The Magazine of Lenton Local History Society
Hillside - Lenton
Photographs | Memories | Street Map
Click on each photograph below to show the enlarged version
Taken in the late 1890s this photograph shows Hillside with the Nottingham Canal lying next to it. This portion of the canal was eventually filled in during the 1960s. The photograph shows the maltings featured in Frank Barnes' Lenton Times article, which is reproduced in full in our online edition of Issue 3.
Taken from an undated picture postcard this view of the Nottingham Canal shows the Derby Road bridge and the gatehouse to Wollaton Park in the distance plus some of the properties on Hillside itself. Just coming into the picture on the left is the end of the set of terrace properties shown in some of the other photographs included below.
Taken from the roof of Lenton Lodge this early 1980s photograph shows the view of Derby Road looking towards Hillside, which is visible on the extreme right of the photograph. The property behind the Hillside shops was then occupied by a building firm. The building now houses the Angels by Day nursery which sponsored Lenton Times Issue No.15.
At the beginning of the twentieth century the maltings were partially demolished and replaced by this set of terrace properties. These came down in the early 1980s and their site incorporated into that of the Q.M.C.
Part of the Hillside terrace looking towards Derby Road. The rendered property in the centre of the photograph would have been was a survivor from the maltings which previously occupied this site. The photograph is undated but given that this and the adjacent property are boarded up the shot is likely to have been taken in the mid 1970s.
Hillside as you approached its junction with Spring Close was
the entrance to Hillside Gardens - a set of allotments. This 1950s shot shows 'Salamanca', one of
the huts on these allotments with Clara Blagden positioned in the
doorway and her daughter, Gladys Amy Singleton, standing alongside
Jack Hill recalls the Hillside
of the early 1900's
Frank Barnes tells the story of the Hillside Maltings
As a child I lived at the Beeston end of University Boulevard but my parents had an allotment at Hillside over in Lenton and what follows are memories of the many happy hours I spent there during the 1950s.
It was always fair weather when we pulled up on our cycles at the entrance to the Hillside Gardens. The big wide wooden gate was set back from the road on a bend on Hillside about opposite the bridge over the canal to Hill Close. At this age I had my own Humber bike but my sisters were transported by my father on his Raleigh cycle with a seat on the crossbar and rather flimsy sidecar. My mother too had her Raleigh bike with a large front basket in which our picnic lunch reposed.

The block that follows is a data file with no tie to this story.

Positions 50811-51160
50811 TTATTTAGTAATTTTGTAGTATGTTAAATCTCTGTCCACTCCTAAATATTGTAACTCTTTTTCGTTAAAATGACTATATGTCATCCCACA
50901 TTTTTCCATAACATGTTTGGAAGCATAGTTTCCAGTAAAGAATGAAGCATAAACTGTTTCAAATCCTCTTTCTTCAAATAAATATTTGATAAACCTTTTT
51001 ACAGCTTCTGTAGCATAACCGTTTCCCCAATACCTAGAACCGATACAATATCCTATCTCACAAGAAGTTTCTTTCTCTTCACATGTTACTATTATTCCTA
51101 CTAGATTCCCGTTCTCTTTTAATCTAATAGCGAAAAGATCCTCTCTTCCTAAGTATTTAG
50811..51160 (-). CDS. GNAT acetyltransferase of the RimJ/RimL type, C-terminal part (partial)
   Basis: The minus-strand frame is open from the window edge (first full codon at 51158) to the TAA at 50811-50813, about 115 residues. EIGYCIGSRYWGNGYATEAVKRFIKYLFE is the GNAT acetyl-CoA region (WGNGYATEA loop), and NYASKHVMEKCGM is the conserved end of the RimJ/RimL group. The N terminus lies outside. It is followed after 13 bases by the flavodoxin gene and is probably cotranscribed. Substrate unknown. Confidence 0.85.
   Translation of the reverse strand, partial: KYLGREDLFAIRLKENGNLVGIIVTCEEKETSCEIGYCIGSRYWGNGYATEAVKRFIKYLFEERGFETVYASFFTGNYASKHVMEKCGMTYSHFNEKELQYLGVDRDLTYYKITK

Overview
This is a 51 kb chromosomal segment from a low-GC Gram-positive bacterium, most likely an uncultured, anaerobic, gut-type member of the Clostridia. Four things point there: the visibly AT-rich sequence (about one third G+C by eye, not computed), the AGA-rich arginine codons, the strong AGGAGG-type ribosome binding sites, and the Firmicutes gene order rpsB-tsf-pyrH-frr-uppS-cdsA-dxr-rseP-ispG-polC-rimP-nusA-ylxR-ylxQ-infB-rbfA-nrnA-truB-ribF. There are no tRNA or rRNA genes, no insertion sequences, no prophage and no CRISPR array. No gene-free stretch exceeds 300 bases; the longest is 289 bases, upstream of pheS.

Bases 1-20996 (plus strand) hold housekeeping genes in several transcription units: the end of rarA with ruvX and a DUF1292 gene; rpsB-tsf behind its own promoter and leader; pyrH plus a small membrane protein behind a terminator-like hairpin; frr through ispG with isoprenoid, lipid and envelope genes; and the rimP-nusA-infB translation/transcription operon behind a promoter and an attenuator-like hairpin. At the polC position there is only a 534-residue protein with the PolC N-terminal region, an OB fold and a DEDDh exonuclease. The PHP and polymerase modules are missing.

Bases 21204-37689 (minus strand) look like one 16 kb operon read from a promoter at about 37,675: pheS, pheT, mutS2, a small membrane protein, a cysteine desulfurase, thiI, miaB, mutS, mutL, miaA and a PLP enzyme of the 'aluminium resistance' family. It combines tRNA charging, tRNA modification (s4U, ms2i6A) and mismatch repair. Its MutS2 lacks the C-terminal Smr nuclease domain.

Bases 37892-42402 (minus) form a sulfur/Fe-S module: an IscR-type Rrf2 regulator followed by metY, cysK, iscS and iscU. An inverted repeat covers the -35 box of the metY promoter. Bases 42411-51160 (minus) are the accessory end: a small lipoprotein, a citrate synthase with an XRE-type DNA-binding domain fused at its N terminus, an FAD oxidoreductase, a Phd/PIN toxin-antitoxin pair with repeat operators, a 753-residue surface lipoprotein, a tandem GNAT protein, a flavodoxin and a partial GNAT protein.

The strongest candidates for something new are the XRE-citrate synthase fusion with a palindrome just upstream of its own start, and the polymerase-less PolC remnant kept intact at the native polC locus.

Father had a key to the lock on the gate which swung back to admit us but then had to be relocked to prevent strangers from entering. The gravel pathway climbed uphill between high privet hedges now and then surrounding inviting wooden gates offering tantalising glimpses into gardens bursting with fruit and vegetables. There were sheds, some looking rather grand along with greenhouses, the glass blindingly throwing back the bright sunlight. The smell of woodsmoke and burning garden refuse coupled with the chink of spade on stone and the tobacco smouldering pipes clutched in the mouths of the gardeners pervaded the senses as we cycled up and up towards out own 'place in the country'.
Upon reaching our allotment, we leant the cycles in the hedge and eagerly awaited the gate unopening. Then, there it was, in all its glory. The beaten earthen pathway edged by broken bricks through the lines of gooseberry bushes with huge dessert goosegogs just crying out to be eaten. Then the two ancient Victoria plum trees laden with purple fruit crying 'Eat Me'. There were also apple and pear trees and less enticingly lots of rows of vegetables plus a glass lean-to containing tomatoes that tasted like nothing we have eaten since.
Then, to our right and at the end of the garden was the shed. The shed with its lace covered windows, the little sink with a pump for the trickle of water that could be induced from the tank at the back of the shed. Then there was the little stove with it's pipe going up through the roof and lid through which the paper and sticks would be thrust and lit for the first pot of tea.
Father would soon be at work with his spade and mother would cutting the hedge whilst we would gather weeds from the digging or the bits from the hedge cutting for the inevitable bonfire that was to come.
There was a little table in the hut and an old chair with stools. This was where we had our lunch of sandwiches and cake and cup of tea. There was then an opportunity to gather (and sample) the fruit that had ripened. Most of this would be taken home in the basket for desserts and jam making.
Then we would be allowed to leave the allotment gate for an hour or so's exploration. Wandering the green lanes and cheekily poking our heads round the open gates of other gardens and finding a hedge of ripe blackberries demanding our attention. After marvelling at the windmill that pumped water from the depths and through the maze of pipes that fed the gardens, we made our way back in time to throw more bits on the smoking fire before locking up and making our weary way home again.
Let us know your memories of Hillside
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